Although the present invention has been described with reference to preferred embodiments, workers skilled in the art will recognize that changes may be made in form and detail without departing from the spirit and scope of the invention. For example, other type of registration techniques or configurations can be used as well as other types of manipulators or gripping techniques. The particular steps in aligning the optical module or algorithms used in such alignment can be varied as desired. Other scanning techniques or patterns can be used. In general, the broad aspects of the invention are not limited by the specific examples set forth herein. The optical component can be coupled directly to the relative reference mount without a separate component mount. As used herein, “light” is not necessarily visible light. Further, the optical component can be any active or passive optical, opto-electrical or opto-mechanical element. In some embodiments, the sensor can be an electrical device configured to sense an electrical output from the optical component, for example, in embodiments where the optical component comprises a light sensitive device.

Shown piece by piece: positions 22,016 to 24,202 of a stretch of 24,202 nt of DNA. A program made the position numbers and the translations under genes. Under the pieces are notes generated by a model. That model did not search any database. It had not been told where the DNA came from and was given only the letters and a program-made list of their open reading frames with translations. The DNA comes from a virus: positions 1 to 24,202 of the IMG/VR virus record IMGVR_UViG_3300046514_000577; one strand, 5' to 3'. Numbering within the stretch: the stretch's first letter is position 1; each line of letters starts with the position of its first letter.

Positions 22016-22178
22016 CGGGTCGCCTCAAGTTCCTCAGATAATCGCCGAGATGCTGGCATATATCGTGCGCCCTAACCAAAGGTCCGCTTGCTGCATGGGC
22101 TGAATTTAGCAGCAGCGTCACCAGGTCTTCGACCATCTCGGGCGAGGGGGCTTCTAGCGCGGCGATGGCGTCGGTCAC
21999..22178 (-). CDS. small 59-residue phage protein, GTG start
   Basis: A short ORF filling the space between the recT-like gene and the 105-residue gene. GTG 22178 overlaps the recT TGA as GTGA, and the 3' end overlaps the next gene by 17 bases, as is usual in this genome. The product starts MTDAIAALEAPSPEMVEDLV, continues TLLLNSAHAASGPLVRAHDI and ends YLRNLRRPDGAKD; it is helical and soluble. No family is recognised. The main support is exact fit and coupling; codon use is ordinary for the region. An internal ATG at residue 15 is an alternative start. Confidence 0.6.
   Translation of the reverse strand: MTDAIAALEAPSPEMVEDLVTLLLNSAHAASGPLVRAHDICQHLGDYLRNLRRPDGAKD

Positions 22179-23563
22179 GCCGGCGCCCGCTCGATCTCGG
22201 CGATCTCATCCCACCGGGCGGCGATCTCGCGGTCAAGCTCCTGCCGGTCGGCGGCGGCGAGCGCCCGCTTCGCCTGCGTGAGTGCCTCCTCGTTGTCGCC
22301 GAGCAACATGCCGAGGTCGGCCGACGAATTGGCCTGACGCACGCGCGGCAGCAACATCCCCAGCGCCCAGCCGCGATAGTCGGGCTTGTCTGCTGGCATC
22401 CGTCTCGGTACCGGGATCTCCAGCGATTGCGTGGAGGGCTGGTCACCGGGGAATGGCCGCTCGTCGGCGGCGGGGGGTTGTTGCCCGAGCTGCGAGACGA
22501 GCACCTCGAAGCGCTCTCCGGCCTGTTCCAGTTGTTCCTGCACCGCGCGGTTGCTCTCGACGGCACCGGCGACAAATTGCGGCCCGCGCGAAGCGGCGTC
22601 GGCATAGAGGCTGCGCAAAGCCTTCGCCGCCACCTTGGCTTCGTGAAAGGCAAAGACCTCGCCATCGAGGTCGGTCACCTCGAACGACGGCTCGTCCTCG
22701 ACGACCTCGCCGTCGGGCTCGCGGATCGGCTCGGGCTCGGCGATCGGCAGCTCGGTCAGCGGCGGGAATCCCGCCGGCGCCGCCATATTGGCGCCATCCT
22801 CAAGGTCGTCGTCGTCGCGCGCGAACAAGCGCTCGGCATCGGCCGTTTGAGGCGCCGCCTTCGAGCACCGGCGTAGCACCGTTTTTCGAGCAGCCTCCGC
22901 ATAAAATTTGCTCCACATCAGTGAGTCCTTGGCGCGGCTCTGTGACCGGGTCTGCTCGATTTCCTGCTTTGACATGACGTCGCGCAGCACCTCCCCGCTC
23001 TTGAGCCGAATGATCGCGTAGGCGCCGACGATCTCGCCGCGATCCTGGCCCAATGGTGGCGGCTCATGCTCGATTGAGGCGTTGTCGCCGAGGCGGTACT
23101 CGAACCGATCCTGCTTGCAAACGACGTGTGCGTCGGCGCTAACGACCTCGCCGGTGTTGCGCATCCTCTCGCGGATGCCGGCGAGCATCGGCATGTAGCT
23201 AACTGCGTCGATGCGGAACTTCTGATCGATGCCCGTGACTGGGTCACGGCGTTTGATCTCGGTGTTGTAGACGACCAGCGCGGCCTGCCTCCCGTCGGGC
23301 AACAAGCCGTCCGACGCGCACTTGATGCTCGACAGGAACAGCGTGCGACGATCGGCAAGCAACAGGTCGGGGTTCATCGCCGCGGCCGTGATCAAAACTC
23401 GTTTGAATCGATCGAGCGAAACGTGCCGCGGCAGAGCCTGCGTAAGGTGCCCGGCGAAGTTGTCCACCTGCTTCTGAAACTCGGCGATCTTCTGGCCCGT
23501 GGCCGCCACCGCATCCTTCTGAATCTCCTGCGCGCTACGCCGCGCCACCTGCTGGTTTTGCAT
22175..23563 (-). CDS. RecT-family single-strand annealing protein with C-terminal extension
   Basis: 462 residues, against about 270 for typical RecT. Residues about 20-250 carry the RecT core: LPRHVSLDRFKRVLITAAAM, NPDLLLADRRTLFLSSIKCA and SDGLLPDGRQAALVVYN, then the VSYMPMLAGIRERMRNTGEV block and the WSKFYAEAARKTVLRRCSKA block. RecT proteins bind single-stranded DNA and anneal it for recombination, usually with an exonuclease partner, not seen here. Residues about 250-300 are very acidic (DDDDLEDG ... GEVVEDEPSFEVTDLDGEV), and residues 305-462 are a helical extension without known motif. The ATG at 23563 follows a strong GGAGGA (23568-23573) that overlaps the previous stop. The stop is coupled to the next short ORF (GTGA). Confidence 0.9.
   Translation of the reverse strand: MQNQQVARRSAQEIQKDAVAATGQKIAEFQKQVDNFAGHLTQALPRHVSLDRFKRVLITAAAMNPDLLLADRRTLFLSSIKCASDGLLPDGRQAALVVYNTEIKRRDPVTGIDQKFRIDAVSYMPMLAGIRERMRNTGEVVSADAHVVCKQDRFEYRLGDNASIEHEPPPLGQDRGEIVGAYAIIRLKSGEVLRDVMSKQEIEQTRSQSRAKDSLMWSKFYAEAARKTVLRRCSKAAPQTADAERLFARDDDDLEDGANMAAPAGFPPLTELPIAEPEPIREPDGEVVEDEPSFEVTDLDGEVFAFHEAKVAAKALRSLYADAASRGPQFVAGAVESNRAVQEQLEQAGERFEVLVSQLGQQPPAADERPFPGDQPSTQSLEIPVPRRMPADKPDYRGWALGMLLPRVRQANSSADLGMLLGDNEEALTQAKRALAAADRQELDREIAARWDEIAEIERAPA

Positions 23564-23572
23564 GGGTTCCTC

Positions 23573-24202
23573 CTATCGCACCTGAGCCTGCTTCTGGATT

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|US8542451||Mar 25, 2010||Sep 24, 2013||Magna Electronics Inc.||Vehicular camera and lens assembly|
|US8553131||Jun 3, 2010||Oct 8, 2013||Bendix Commercial Vehicle Systems Llc||Six-axis mount|
|U.S. Classification||356/401, 250/548, 356/400, 356/153|
|International Classification||G02B6/42, G02B6/38, G02B6/36|
|Cooperative Classification||G02B6/4239, G02B6/4228, G02B6/4232, G02B6/4226, G02B6/4224, G02B6/3652, G02B6/4221, G02B6/2553, G02B6/4231, G02B6/4227, G02B6/3616, G02B6/255, G02B6/362, G02B6/3838, G02B6/4236, G02B6/3636, G02B6/3873, G02B6/2555, G02B6/4225|
|European Classification||G02B6/36M2G, G02B6/36H, G02B6/42C5A6, G02B6/42C5P4, G02B6/38D10, G02B6/42C5P, G02B6/42C5A10, G02B6/42C5A8, G02B6/42C5A2, G02B6/42C5P2I, G02B6/42C5A2D, G02B6/42C5V, G02B6/255M, G02B6/255P|
|Jun 6, 2001||AS||Assignment|
|May 24, 2002||AS||Assignment|
|Apr 23, 2003||AS||Assignment|
|Sep 7, 2004||CC||Certificate of correction|
|Nov 2, 2006||FPAY||Fee payment|
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|Oct 28, 2011||AS||Assignment|
Owner name: PEAKS ISLAND LLC, DELAWARE
Free format text: ASSIGNMENT OF ASSIGNORS INTEREST;ASSIGNOR:CYBEROPTICS CORPORATION;REEL/FRAME:027139/0405
Effective date: 20110322
|May 2, 2012||AS||Assignment|
Owner name: RPX CORPORATION, CALIFORNIA
Free format text: ASSIGNMENT OF ASSIGNORS INTEREST;ASSIGNOR:PEAKS ISLAND LLC;REEL/FRAME:028146/0045